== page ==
Follow Here To Purchase Blood Money

Publisher: Untreed Reads Publishing

ASIN: B00633YI2Y

ISBN: 978-1611871777

Today, Joseph Valentinetti, one of bookpleasures' reviewers talks with K. J. Janssen, author of Blood Money. Ken’s venture into writing began with his retirement. His debut novel Blood Money was quickly followed by Hampton Manor and Everyman, Revisited. He has also published several short stories.

He summarizes the novel Blood Money like this: Special Agents Mark Matthews and Susan Harrigan become combatants in the War on Terror as they probe the illegal activities of the National Rare Blood Association. What follows is a nail biting adventure involving an abduction, torture rescue and murder. 

Joseph:

Hello Ken. Let’s get started. What is the most overrated virtue?

Ken:

Pride.  It undercuts personal and group progress.

Joseph:

What is the one thing other people always seem to get wrong about you?

Ken:

Not everyone feels this way, but I often hear that others find me to be aloof in my dealings with them.

Joseph:

If you could change one thing about the world what would it be?

Ken:

I would want everyone to listen more and speak less; the goal being more understanding of one another.

Joseph:

What pet peeve do you have about other people?

Ken:

They don’t listen to each other. They are so anxious to get in their opinions, that they don’t listen to what others have to say.

Joseph:

Is there any occasion when it’s OK to lie?

Ken:

Yes. When the truth will be more harmful.

Joseph:

What is your philosophy of writing?

Ken:

Everyone wants to feel that they are contributing to the welfare of themselves, their families and their fellow man. My writing allows me to create something that can bring joy to others. It is my gift to the world.

Joseph:

Do you consider your writing an art or craft or some combination of both?

Ken:

Definitely both. The artist in me can only be effective if basic constructs are adhered to. There are exceptions, however, I generally try to stay within the guidelines.

Joseph:

If you could go back ten years and give yourself one piece of advice what would that advice be?

Ken:

Write, Write, Write…get started. Find the time. Get rid of excuses. I wish I had known enough then to follow this advice.

Joseph:

What’s the name and genre of you book and Who’s the audience?

Ken:

It’s called Blood Money. It’s a Mystery/Thriller and it’s intended for all ages, all genders. There’s something in Blood Money for everyone.

Joseph:

Is this book part of a series?

Ken:

Yes. It is the first in the Mark Matthews Mystery series. The second, Fatal Dose is nearing completion and a third, unnamed, is in the planning stage.

Joseph:

Describe your protagonist and describe the challenges the protagonist needs to overcome and the motivation for overcoming them.

Ken:

Mark Matthews is a tall, slim handsome hero with a sensitive demeanor that exudes understanding and caring for his fellow man. When he falls in love he is usually smitten and prone to being tender and passionate. Mark tends to be impatient. The need to protect his love, Susan Harrigan, reigns in his exuberance as he needs to be methodical in his of pursuit her captor.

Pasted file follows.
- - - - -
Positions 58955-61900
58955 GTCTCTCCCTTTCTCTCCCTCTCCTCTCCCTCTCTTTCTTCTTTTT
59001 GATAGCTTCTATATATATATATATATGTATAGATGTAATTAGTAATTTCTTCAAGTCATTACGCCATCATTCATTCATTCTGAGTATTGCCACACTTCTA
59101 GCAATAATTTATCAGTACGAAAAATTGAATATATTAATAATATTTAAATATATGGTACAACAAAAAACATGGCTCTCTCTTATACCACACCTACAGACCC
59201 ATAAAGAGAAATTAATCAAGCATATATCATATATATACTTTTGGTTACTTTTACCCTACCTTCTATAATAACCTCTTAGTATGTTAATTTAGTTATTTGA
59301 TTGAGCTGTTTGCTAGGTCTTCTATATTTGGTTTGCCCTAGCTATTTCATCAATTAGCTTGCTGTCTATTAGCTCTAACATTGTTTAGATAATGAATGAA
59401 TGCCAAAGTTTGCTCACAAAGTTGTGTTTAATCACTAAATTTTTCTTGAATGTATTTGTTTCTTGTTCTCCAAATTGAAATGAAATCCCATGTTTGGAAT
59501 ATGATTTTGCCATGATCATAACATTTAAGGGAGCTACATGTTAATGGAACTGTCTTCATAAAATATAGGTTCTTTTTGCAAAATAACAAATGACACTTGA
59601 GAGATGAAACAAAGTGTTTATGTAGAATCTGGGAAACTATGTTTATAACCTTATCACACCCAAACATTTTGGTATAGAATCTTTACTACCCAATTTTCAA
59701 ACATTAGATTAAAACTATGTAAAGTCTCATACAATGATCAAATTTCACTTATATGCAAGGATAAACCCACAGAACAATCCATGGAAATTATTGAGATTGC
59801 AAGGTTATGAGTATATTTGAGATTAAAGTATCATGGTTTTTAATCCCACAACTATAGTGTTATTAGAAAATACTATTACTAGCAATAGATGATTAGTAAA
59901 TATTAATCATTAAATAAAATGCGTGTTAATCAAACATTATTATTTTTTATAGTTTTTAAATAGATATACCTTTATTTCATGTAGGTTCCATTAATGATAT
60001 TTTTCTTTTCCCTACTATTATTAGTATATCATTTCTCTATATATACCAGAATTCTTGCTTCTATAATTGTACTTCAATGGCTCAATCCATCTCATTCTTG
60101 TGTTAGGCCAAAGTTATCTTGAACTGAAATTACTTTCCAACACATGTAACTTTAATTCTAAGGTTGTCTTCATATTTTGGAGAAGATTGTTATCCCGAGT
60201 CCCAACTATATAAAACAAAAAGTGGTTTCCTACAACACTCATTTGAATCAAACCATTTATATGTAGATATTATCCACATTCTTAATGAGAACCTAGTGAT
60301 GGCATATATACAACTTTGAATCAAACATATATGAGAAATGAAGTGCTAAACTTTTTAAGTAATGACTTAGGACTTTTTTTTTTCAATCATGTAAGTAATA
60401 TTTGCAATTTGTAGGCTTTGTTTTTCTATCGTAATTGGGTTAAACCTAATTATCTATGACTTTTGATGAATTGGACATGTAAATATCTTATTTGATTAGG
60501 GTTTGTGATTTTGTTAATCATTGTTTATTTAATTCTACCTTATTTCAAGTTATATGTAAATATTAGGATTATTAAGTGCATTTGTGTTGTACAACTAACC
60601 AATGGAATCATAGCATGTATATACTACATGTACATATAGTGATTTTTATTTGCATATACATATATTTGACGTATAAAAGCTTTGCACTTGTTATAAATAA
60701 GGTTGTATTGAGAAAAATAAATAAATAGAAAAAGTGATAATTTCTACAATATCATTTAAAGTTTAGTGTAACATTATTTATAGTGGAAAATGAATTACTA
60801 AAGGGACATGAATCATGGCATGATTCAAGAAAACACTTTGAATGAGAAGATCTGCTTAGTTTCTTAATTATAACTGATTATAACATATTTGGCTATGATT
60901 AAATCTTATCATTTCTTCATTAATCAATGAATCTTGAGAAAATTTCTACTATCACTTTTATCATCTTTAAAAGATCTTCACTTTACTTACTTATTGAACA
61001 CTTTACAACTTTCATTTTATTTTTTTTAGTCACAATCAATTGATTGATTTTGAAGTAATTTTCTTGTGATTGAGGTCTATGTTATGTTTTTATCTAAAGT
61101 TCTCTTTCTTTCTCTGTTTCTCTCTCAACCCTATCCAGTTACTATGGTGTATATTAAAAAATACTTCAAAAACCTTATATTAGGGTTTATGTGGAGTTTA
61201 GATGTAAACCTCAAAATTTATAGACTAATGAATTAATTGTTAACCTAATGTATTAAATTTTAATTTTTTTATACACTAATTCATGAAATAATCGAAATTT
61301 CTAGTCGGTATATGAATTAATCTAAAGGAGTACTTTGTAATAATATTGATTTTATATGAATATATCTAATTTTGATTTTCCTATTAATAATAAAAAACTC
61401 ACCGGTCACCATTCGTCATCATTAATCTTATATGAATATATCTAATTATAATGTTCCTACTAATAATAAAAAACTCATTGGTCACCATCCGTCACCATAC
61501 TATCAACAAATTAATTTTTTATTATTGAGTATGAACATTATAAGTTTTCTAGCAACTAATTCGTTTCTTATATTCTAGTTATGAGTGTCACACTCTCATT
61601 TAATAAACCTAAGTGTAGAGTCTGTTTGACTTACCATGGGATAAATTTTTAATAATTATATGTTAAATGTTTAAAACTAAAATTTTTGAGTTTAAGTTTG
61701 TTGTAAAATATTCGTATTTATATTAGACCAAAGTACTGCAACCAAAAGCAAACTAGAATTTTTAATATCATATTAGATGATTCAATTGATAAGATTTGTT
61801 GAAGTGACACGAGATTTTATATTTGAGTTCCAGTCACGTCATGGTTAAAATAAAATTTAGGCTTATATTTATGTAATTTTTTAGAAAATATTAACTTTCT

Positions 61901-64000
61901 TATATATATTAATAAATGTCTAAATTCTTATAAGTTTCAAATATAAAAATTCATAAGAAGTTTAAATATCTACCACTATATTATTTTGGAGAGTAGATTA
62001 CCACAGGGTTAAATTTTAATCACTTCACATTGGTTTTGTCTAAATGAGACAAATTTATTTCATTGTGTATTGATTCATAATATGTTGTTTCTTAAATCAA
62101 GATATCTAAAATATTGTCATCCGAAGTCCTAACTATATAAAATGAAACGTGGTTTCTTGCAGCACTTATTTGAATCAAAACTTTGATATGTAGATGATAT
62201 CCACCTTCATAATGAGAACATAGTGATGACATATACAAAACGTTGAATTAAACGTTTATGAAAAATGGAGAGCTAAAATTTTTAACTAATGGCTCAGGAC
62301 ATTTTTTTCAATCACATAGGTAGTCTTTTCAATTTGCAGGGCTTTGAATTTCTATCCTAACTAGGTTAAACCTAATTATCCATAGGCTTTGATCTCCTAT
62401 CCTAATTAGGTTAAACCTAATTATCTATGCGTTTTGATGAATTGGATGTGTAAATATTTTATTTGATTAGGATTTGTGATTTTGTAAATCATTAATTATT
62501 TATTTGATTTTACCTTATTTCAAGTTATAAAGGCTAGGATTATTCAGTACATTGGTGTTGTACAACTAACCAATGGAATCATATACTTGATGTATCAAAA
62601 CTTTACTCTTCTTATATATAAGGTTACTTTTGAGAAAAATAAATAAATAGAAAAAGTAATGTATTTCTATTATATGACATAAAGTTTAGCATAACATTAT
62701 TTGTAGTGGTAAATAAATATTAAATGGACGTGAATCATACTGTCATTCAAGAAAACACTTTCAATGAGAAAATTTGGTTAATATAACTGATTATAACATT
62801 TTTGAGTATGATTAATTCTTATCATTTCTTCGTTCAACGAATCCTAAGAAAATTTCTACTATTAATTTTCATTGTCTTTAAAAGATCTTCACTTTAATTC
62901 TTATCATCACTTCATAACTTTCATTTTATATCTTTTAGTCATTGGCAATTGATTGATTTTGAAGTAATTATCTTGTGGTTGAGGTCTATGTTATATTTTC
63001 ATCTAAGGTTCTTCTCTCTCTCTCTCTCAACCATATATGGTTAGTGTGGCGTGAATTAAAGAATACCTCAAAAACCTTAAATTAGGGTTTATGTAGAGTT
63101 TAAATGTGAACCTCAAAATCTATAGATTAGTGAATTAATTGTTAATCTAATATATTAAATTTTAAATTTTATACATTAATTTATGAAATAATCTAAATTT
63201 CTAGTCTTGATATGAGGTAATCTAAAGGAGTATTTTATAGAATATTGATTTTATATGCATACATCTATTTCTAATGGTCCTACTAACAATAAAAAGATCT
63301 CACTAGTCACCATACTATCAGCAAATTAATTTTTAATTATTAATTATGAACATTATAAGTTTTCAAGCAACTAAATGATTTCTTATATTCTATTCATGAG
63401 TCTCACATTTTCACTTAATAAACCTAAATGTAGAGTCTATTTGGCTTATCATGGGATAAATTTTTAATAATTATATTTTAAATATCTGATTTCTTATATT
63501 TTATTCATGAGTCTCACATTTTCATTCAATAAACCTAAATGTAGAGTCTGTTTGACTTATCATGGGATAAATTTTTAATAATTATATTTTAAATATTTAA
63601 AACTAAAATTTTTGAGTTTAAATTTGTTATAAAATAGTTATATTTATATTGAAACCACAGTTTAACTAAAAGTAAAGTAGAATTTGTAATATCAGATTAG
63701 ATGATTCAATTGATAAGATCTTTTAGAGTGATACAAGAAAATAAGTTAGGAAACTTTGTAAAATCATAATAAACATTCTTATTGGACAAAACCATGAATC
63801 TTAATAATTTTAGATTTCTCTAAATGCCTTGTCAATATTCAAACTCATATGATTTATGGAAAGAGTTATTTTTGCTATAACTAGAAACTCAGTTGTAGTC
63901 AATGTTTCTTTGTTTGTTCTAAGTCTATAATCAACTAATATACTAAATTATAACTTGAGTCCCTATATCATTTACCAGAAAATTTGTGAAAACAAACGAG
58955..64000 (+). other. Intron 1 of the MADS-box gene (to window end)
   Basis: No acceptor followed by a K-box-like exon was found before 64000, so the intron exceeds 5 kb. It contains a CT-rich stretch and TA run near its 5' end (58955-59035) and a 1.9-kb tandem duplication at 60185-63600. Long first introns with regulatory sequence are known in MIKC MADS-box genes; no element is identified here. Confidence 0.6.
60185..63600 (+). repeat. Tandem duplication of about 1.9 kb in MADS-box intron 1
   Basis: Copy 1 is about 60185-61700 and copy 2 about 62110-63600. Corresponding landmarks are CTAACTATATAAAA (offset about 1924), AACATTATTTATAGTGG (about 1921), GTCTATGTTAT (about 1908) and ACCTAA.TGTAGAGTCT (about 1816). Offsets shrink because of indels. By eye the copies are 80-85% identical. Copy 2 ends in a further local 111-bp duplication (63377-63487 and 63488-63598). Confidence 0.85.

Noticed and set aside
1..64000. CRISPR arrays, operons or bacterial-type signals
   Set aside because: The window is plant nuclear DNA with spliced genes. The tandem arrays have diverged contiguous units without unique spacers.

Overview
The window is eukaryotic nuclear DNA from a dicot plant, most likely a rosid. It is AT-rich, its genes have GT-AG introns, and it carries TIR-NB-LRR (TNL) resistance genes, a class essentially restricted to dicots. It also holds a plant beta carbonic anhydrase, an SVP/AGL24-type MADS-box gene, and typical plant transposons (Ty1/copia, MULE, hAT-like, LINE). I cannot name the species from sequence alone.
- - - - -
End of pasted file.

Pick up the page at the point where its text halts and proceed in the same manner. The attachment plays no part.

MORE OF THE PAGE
Joseph:

Describe your antagonist and talk about motivation.

Ken:

There are two antagonists. John Portman who kidnaps, tortures and shoots Susan in his relentless pursuit of those responsible for hacking the NRBA computers, and his assistant Mel Tarkington who comes in late in the story to exact revenge on the person responsible for bringing down the NRBA. Portman dies, but Mel Tarkington lives to return in Fatal Dose.

Joseph:

Quote a passage from your book that you love.

Ken:

I was especially moved when Dr. Cartwright was rewarded for his work:

As he walked alone toward the elevator, he could still feel Thurston’s hand on his shoulder. He stopped to go to the restroom. As he prepared to leave, he hesitated for a minute to straighten his tie. As he looked at his image in the mirror, tears welled up in his eyes. “Daddy,” he said softly, “The President of the United States thinks that Doctor G. Mason Cartwright is a ‘big shot.’ What do you think of that?” He removed a handkerchief from his back pocket, dried his tears and left the room.

Joseph:

Elaborate on the meaning of the passage for us.

Ken:

Dr. G Mason Cartwright was ridiculed by his father for dropping his first name for an initial. He always called him Mr. Big Shot. and humiliated him at family gatherings. It was good to see the Doctor exonerated.

Joseph: 

What surprising things did you learn while writing this book?

Ken:

I was surprised to discover that I prefer dialog to descriptive. With the exception of Michener’s Hawaii, my choice in books shies away from those spending half the book describing things. My favorite authors are John Sandford and Stuart Woods and my writing style is akin to theirs.

Joseph:

How has your upbringing influenced you writing?

Ken:

My life experiences find their way into my novels. I don’t think that that can be helped. My lifetime of reading novels has also enriched the source field that I rely on when I write.

Joseph:

Where do you live and how does that influence your writing?

Ken:

I live in a Ohio suburb. I have lived in six different states and absorbed their culture over fifty years of working.

Joseph:

Do you have a special routine you go through before you begin writing?

Ken:

Yes. If I have reference material or newspaper clippings about my subject I will go through these first so that I do not have to interrupt my flow.

Joseph:

That’s the interview. Thanks for listening.

Follow Here To Purchase Blood Money